Despite his grumbling, Tony Webster's (Jim Broadbent) life is rather idyllic. His drinks tea in his charming kitchen and helps the occasional customer in his Leica camera shop; both surroundings practically awash in golden sunlight. His only daughter (Michelle Dockery) is about to make him a grandfather without the bother of a bumbling son-in-law. Even his ex-wife (Harriet Walter), a sharp lawyer, remains on friendly terms with him.
But this wasn't always the case. It's just that Tony doesn't remember; that is, until a bequest arrives in the mail, answering the age-old question—why start the story on this day of all days?
Indian director Ritesh Batra (“The Lunchbox”) and playwright Nick Payne, who adapted the story from Julian Barnes' 2011 novel of the same name, straddle past and present to jog Tony's memories. These involve the events surrounding his breakup with an old flame Veronica, portrayed by both Freya Mavor and Charlotte Rampling, as well as old school chum Adrian (Joe Alwyn), who in history class quotes a non-existent scholar: “History is that certainty produced at the point where the imperfections of memory meet the inadequacies of documentation.”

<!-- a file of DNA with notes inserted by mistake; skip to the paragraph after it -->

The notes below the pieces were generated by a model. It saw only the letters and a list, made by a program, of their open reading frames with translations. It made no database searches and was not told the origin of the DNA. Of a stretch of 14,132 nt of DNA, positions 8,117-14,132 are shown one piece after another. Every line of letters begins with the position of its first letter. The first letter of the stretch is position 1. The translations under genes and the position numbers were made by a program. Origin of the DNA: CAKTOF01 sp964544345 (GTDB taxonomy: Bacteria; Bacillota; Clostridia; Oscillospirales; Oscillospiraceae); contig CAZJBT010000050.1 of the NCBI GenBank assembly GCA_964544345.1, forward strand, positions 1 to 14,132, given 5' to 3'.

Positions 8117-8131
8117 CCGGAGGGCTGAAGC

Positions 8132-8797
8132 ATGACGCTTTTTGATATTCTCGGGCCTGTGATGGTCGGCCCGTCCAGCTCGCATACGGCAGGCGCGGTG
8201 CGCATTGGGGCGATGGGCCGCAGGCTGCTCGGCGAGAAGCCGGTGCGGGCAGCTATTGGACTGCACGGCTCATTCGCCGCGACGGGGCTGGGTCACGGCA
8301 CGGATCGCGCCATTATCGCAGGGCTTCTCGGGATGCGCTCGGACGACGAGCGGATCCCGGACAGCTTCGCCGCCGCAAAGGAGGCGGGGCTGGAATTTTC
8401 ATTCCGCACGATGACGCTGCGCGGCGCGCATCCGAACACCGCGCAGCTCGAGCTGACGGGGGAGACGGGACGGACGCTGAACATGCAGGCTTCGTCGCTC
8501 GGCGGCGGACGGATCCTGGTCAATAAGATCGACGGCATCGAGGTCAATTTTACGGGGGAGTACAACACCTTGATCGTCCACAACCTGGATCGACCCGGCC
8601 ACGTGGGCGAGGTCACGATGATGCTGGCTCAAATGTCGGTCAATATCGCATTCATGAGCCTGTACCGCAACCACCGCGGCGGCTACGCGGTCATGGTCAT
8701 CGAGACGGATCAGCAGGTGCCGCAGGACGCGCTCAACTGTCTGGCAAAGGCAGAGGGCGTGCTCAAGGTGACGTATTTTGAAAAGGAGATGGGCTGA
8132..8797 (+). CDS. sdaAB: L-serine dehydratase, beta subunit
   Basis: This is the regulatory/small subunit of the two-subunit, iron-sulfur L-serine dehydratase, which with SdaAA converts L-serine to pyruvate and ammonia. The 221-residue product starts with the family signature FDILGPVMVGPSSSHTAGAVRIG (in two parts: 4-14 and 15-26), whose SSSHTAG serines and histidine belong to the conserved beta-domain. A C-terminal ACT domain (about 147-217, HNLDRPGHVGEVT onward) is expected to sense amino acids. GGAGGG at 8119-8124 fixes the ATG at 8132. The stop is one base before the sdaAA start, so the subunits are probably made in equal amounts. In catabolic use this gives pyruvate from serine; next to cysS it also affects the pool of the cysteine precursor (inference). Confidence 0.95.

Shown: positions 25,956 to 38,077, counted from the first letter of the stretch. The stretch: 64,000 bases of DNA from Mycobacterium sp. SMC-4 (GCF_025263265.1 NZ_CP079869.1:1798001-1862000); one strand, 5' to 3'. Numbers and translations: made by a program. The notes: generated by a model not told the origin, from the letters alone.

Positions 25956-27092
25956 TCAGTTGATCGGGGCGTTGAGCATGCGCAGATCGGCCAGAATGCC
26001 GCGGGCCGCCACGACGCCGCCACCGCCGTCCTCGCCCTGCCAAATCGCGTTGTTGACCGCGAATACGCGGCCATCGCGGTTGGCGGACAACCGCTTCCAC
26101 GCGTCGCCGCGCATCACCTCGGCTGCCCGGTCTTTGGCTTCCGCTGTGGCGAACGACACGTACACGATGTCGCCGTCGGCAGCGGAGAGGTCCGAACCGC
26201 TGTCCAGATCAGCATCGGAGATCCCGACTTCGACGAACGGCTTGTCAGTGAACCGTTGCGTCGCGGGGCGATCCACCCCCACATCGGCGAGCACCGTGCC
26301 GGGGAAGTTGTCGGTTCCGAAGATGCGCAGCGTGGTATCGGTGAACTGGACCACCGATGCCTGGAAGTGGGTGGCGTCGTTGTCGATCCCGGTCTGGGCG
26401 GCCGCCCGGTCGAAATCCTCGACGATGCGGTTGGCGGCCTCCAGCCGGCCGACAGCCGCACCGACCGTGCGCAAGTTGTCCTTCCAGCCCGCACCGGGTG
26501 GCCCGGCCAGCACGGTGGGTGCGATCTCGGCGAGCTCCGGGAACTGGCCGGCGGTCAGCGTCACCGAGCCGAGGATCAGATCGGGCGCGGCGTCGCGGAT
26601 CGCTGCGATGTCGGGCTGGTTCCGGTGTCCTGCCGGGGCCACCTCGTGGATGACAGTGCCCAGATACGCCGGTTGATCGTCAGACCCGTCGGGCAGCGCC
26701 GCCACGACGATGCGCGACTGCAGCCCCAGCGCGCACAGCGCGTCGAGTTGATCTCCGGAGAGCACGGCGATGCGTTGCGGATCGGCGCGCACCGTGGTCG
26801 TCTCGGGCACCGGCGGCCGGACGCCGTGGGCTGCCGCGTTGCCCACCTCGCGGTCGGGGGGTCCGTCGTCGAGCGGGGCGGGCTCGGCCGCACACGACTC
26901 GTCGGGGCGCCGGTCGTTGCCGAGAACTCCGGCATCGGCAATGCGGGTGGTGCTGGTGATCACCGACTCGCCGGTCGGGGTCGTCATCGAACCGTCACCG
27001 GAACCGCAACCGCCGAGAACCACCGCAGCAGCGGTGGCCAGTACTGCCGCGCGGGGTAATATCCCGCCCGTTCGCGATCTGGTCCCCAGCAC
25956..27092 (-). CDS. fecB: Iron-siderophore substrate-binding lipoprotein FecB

For better or worse, Tony's history has plenty of documentation, namely a letter he composed in anger, and his friend's diary, the object of the mysterious bequest, which is being withheld from Tony by Veronica. Tony becomes obsessed with the latter, self-centeredly (and mistakenly) believing it will reveal something about his younger self and his relationship with Veronica's mother. Instead, as long-forgotten events emerge, Tony is reminded how little a part he played in the eventual outcome.
The story's very nature saddles Batra with the troublesome task of shooting frame story and jumps back in time—it's not particularly difficult to follow but it is a bit frustrating at times. He and Payne must carefully dole out information only in the order Tony is able to winkle it out of Veronica. So why not simply let Veronica tell the story? Because she's not in need of the reminder that she's not the center; that's been her entire life. Tony, alone in that cosy kitchen, needs it more.